Historical Documents:

As we move away from the physical evidence and move into the literature from Classical sources, there appears to be some agreements that the Gauls believed that the soul was distinct from the body and something happened to it after death, but after that things get more complicated. Some literature stated that after some number of years, the soul would transfer from one body to another (process known as transmigration) while others said that the soul would pass to “the infernal regions” after they die. We also have some writings suggesting the the deeds of people influence where they go after they die, which is reflected in writings where Gaulish warriors insisted on dying in battle because they loathed dying sick or of old age, as well as the insistence of leaving of fallen warriors on the battlefield to be eaten by vultures. Both of these actions suggest the possibility of the belief that the dead warriors would travel to a realm, either in the heavens or across the sea, to dwell with the gods or the honored dead. (Brunaux, pp. 87, 104)

Before I go further into my analysis regarding the views of the Afterlife and the Otherworld among the Gauls, it is important to take a look at the evidence we have from other Celtic cultures, specifically the Irish and the Welsh, for there is a relationship there that needs to be looked at.

Irish Perspectives of the Otherworld and Afterlife

Irish imagery regarding the afterlife and the Otherworld is like a patchwork tapestry of various local elements and timeframes weaved together with some common threads.  From what can be gathered, entrances to the Otherworld are found across bodies of water including lakes and the sea, in ancient burial/Sí mounds which are scattered across the island, and with cave entrances that are also located at various locations. Off the southwest shore of Ireland, lore talks about a place called Tech Donn (the House of Donn) where the decedents of the Sons of Mill can go to after they die.  This island is said to have ramparts and at the center of the fortified area is a house or keep.  The main gate to the keep is the entrance to Tir na nÓg, the Land of Youth. (Lincoln, p. 112; Rees, p. 97-98).  There are also various voyage stories, particularly the Voyage of Bran and the Voyage of Maeldúin, where they talk about a paradise island across the sea free of treachery, sorrow, sickness, and death.  According to the stories, Bran and his ships sailed for 2 days and 2 nights before finding it and they knew nothing but pleasure and delight while they were there.  With Maeldúin, his company traveled and saw not only this island but 30 others, all unique and full of wonders. (Lincoln, p. 24; Rees, p. 315-318).  When looking at the burial mounds and Sí mounds, what we have appears to be various independent regional Otherworldly locations within the mounds, each one with their regional kingdoms separate from the others.  Descriptions of these Otherworlds under the mounds say that they are wondrous places with an everlasting feast.  These mounds would only open up at certain times of the year like Samhain or La Bealtaine and groups of spirits would leave the mounds to visit other mounds, wander the land, visiting people and villages whom they knew, and/or partaking in what is known today as the Wild Hunts. (Morus-Baird, web)  Lastly, caves such as the Cave of Cruachain and St. Patrick’s Purgatory are clearly described as an entrance to the Otherworld, but local lore only shows things coming in and out of the cave, including animals of the Otherworld and goddesses like the Morrigan, but not how thing are within the cave. (Rees, p. 303-304)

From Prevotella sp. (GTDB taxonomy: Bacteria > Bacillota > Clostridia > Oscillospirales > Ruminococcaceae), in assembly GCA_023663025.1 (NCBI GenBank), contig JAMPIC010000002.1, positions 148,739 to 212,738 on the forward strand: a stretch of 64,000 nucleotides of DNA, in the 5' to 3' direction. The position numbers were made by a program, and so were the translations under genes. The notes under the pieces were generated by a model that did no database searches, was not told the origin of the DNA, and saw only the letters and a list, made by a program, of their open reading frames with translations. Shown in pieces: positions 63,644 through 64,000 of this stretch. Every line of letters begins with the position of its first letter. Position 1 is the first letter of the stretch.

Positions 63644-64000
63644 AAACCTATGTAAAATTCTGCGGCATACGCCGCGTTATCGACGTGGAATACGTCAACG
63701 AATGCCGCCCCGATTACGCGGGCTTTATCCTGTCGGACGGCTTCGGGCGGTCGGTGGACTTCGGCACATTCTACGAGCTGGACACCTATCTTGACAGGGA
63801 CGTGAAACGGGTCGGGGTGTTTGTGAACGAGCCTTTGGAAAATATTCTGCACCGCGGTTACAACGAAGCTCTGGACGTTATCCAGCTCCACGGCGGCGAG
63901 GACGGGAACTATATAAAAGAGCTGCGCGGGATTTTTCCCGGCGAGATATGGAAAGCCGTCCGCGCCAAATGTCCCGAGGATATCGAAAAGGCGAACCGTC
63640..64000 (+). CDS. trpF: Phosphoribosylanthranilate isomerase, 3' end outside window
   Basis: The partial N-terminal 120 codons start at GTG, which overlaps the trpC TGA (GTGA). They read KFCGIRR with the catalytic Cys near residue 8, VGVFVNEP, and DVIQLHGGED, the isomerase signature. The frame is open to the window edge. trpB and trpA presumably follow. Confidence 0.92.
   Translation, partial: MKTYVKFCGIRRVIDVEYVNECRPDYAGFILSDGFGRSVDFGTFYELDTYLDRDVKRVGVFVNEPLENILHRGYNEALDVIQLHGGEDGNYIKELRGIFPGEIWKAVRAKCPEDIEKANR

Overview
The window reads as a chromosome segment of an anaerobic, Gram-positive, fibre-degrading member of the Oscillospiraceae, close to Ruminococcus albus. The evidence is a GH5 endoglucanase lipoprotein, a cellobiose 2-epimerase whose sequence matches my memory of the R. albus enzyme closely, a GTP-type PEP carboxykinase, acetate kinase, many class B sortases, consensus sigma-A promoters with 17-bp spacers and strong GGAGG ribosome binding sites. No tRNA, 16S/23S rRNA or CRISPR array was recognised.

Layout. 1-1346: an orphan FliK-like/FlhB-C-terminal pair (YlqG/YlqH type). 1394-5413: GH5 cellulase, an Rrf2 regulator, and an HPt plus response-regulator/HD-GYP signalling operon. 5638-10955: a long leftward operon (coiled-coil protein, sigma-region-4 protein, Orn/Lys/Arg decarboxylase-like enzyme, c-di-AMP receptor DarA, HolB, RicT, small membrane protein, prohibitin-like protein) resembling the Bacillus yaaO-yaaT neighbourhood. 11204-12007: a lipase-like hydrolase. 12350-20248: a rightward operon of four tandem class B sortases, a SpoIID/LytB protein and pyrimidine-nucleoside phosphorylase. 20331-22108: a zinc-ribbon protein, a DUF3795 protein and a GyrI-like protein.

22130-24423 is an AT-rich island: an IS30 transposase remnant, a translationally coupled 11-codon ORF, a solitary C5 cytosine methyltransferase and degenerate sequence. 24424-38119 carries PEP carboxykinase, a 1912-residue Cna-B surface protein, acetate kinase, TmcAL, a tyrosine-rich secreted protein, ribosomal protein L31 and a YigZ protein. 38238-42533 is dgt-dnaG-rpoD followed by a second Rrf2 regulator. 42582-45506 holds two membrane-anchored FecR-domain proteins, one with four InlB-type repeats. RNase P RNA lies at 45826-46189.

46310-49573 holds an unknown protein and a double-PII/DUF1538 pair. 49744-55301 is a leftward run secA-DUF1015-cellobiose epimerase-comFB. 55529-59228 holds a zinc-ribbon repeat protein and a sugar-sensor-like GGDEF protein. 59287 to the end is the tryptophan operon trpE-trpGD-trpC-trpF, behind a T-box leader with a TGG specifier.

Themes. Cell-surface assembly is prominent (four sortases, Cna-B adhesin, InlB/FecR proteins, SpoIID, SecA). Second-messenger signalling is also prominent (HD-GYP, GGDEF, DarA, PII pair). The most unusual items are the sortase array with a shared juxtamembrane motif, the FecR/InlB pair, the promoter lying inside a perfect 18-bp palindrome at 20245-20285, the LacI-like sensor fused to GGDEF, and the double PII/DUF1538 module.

Welsh Perspectives of the Otherworld and Afterlife